I’ve Just Been Diagnosed with Cancer. Now What?
Tips for Adjusting to Your New Life as a Person with Cancer
by Sarah Rosenbloom, PhD
A diagnosis of any type of cancer can be shocking and devastating, even if it is treatable or curable. When you first learn you have cancer, you may feel as if your life is out of control. You may wonder if you’re going to live, your normal routine is disrupted by doctor visits and treatments, you may feel like you can’t do the things you enjoy, and you can feel helpless and lonely.
Once the shock wears off, the process of making changes in your life can begin. Symptoms often take a toll on both your body and your emotions, and you might have to learn new ways of talking to your loved ones and your healthcare team … in addition to having to learn a whole new language of medical terms. You may have questions about adjusting to all the new challenges that cancer can bring, and it can be overwhelming. But you can – and will – find your new normal.
Dealing with Difficult Emotions
Just as cancer can affect your physical health, it can also bring up a wide range of feelings that you may not be used to dealing with, including anxiety, fear, depression, anger, and guilt. It can also make many emotions seem more intense. You may feel differently from day to day, or even hour to hour! This can happen whether you’re in treatment, you’re done with treatment, or are a friend or family member of someone going through treatment. These feelings are all normal, and the good news is they usually improve over time.
However, for some people, feelings of depression or anxiety do not improve over time and may get in the way of daily life. If your emotions remain intense and it becomes difficult to function for more than a few weeks, you should talk to your doctor. Some physical symptoms, such as sleep problems, upset stomach, changes in energy level, or fatigue, can have emotional components that can be treated.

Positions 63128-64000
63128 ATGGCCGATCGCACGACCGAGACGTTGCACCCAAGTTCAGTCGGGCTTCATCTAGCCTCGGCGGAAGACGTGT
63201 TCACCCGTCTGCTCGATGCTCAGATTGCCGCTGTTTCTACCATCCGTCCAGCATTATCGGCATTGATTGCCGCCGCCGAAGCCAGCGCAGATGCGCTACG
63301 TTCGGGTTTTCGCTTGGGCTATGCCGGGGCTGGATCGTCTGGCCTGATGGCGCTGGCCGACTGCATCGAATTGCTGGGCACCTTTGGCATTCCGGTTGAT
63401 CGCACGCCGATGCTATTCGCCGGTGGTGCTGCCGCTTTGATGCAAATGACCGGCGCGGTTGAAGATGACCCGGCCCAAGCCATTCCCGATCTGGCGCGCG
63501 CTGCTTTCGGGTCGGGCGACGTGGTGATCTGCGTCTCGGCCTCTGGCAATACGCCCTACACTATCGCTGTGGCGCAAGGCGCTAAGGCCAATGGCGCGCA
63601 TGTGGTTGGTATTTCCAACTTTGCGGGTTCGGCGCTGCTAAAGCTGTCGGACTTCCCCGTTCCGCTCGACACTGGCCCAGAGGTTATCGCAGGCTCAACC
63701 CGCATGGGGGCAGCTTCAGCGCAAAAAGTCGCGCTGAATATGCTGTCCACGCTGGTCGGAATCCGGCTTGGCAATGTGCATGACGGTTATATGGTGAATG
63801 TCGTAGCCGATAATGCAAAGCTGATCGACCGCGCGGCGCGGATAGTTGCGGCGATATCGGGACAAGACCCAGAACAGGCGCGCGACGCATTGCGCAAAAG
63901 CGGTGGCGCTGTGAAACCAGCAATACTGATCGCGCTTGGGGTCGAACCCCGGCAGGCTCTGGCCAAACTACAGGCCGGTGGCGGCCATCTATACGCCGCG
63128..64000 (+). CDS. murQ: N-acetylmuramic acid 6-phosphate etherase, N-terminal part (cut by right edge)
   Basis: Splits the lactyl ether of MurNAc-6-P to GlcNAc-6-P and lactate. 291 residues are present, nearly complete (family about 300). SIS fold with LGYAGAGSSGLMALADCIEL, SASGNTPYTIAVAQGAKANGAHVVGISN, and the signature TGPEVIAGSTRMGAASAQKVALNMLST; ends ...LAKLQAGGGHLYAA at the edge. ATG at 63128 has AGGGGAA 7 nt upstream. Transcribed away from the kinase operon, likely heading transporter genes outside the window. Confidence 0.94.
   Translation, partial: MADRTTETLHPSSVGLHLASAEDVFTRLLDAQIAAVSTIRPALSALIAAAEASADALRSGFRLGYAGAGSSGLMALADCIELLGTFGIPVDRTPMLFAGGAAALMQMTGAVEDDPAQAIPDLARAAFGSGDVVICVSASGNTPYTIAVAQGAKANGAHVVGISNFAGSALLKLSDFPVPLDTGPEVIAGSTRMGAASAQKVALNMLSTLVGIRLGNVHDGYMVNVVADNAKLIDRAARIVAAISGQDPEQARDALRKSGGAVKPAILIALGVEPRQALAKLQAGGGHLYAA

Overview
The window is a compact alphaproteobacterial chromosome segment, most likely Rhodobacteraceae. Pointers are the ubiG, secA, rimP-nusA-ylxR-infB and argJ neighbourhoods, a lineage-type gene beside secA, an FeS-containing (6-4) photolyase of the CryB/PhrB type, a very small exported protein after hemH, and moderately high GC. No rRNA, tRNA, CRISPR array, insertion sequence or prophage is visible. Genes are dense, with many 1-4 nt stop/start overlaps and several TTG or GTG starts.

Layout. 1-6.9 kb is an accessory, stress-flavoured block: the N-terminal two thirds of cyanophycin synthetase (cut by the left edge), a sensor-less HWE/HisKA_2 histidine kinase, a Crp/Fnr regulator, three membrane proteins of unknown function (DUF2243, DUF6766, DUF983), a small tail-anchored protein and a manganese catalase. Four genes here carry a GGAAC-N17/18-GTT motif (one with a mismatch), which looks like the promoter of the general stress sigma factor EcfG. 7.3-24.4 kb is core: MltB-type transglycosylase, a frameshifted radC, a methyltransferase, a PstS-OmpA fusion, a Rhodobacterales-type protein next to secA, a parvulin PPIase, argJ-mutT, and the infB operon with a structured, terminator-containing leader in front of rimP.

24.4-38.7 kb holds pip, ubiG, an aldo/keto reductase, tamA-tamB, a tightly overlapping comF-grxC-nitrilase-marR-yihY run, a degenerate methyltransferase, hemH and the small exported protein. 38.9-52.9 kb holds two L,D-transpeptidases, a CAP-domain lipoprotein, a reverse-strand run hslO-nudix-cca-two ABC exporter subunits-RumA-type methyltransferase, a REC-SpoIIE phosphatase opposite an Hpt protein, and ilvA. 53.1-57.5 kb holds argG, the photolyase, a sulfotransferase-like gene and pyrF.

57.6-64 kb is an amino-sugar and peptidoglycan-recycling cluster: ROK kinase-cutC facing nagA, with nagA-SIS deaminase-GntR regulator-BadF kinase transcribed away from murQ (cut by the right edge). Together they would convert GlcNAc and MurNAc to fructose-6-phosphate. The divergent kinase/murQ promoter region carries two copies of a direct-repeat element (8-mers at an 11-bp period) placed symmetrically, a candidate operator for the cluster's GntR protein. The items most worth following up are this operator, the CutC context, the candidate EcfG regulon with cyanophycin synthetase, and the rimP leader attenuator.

When you’ve received a diagnosis of cancer, you may also get a lot of advice … Most will be well-meaning, and some will miss the mark.
Many people feel less afraid when they learn more about what to expect. Some studies suggest that people who are well-informed about their illness and treatment are more likely to follow their treatment plans and recover from cancer more quickly than those who are not. When you’re anxious, however, it can be very difficult to process and retain new information. [See sidebar below for suggestions on how to manage the flow of information that comes after a cancer diagnosis.] Not everyone wants to know all the facts and be very involved in medical decision-making, so do what feels right for you.
Holding on to Normalcy
Trying to maintain your normal lifestyle as much as possible can be helpful. Regular routines, habits, and activities are important to preserving your identity and sense of self. Keeping in contact with others in your life may help you stay connected to other parts of your life. When the future is uncertain, however, regular responsibilities, organizing, and planning may suddenly seem overwhelming. Only do what you feel able to, and try to let family and friends help you where possible.
Seeking Emotional Support